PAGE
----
AFTER four years of hard slog, a museum built by volunteers opens it doors to the public on Tuesday.
Not a council nor a government project, the new museum of Biggar and Upper Clydesdale has involved almost everyone in the area, with the first phase being to raise enough money to buy the derelict Stephens garage site in the High Street.
That involved fundraising at its most basic level, from jumble sales to fashion shows, to dinners, while Biggar Museum Trust chairman James Dawnay and his fellow trustees launched appeals for money from anyone with any connection with the area.
Donations poured in, including a massive contribution from the new Clyde Wind Farm.
The new museum replaces both Moat Park and Gladstone Court Museum, which were judged no longer fit for purpose by 21st century standards.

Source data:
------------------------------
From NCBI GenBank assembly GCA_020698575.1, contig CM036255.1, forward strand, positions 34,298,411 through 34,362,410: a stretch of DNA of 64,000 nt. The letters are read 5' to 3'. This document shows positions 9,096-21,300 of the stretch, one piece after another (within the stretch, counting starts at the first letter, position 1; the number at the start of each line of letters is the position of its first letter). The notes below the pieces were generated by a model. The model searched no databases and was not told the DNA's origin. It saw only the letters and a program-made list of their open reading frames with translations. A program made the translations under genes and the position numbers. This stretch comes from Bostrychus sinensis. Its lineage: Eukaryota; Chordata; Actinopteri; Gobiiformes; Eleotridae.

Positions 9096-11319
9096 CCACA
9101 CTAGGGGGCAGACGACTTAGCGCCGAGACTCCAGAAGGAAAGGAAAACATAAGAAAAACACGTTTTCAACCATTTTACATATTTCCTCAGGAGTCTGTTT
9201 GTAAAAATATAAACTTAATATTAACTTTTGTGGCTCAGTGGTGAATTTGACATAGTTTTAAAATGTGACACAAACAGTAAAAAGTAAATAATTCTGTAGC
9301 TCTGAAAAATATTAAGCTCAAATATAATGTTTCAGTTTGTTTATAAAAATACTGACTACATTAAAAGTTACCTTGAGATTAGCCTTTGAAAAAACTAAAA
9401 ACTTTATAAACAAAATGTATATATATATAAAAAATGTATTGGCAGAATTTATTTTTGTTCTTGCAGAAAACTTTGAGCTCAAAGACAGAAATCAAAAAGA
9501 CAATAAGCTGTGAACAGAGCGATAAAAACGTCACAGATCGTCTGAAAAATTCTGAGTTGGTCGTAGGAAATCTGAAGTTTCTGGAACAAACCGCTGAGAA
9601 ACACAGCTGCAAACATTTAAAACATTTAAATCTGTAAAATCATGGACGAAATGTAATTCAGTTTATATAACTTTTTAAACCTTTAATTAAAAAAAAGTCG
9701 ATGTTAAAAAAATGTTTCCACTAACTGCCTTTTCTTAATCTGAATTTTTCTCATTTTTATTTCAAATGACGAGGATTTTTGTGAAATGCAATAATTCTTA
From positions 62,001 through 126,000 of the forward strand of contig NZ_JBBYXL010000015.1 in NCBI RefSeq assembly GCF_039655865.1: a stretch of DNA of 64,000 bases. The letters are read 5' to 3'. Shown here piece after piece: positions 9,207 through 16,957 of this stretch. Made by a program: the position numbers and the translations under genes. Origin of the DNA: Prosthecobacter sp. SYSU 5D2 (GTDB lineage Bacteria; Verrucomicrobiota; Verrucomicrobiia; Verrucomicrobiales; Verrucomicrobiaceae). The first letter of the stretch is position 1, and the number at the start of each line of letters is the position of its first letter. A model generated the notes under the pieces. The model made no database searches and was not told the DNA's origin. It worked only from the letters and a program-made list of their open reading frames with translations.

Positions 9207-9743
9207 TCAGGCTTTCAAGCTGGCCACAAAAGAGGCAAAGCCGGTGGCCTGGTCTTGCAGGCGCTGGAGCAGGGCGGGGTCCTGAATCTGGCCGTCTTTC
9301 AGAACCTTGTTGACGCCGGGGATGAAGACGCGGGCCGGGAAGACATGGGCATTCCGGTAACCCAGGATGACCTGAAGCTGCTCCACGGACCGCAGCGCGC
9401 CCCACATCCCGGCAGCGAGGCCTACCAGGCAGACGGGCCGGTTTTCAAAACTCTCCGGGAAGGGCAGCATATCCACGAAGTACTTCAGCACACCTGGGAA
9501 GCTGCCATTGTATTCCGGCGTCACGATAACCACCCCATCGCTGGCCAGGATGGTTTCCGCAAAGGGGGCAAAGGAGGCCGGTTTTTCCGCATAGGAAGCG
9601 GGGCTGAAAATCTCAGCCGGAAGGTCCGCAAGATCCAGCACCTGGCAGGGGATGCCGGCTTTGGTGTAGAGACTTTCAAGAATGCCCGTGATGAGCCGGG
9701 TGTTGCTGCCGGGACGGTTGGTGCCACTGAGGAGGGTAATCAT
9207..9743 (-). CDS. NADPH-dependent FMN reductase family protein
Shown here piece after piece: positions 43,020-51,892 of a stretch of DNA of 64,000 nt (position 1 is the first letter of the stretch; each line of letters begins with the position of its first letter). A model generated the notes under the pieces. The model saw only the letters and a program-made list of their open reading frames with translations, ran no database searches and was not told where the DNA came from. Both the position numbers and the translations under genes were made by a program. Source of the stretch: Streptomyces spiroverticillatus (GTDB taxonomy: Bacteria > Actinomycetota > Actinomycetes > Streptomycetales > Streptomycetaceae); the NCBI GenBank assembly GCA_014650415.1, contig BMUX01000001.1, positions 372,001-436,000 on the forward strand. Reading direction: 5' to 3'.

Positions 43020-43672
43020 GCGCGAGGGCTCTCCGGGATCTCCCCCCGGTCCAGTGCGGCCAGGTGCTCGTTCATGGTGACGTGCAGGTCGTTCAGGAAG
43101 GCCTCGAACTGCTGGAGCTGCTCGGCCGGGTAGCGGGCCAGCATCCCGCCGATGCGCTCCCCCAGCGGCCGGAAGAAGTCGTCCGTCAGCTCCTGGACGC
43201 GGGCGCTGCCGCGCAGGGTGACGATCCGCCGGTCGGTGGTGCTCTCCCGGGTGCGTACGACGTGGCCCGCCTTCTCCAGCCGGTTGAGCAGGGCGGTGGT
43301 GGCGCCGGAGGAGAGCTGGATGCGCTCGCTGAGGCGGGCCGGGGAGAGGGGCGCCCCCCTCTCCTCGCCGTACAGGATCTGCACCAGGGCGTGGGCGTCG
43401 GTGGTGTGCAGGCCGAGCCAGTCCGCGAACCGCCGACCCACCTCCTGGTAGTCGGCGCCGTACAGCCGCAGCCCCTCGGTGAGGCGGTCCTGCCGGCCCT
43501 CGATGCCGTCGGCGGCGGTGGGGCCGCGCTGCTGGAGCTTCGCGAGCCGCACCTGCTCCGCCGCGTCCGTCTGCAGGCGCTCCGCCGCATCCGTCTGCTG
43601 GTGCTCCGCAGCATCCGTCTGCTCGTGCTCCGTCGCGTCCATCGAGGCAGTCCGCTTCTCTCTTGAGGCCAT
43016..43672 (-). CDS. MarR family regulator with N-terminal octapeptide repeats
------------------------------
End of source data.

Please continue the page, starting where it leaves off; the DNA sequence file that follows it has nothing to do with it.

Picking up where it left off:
Plans to sell Moat Park for housing continue quietly in the background.
Now the new museum is fully fitted out, and ready to open.
It has recreated the alleyways of Gladstone Court, taken another look at some of the Moat Park displays, and installed new attractions.
Its special exhibition room, built to the highet modern standard, means that it can borrow works from national galleries.
The opening exhibition there is “When the Elephant Came to the Fair”, the works of James Howe (1780-1836), a Scottish artist who painted animals. This will be a unique opportunity to see paintings, usually in private collections.
The museum’s summer opening hours are 10am-5pm Tuesday to Saturday, and 1pm-5pm on Sunday.
Admission is free for those living in the ML12 postcode area, although they must produce proof of that on their first visit.
Curator Dr Suzanne Rigg commented: “We are now looking forward to welcoming visitors - and we really hope they’ll be inspired by what they see”.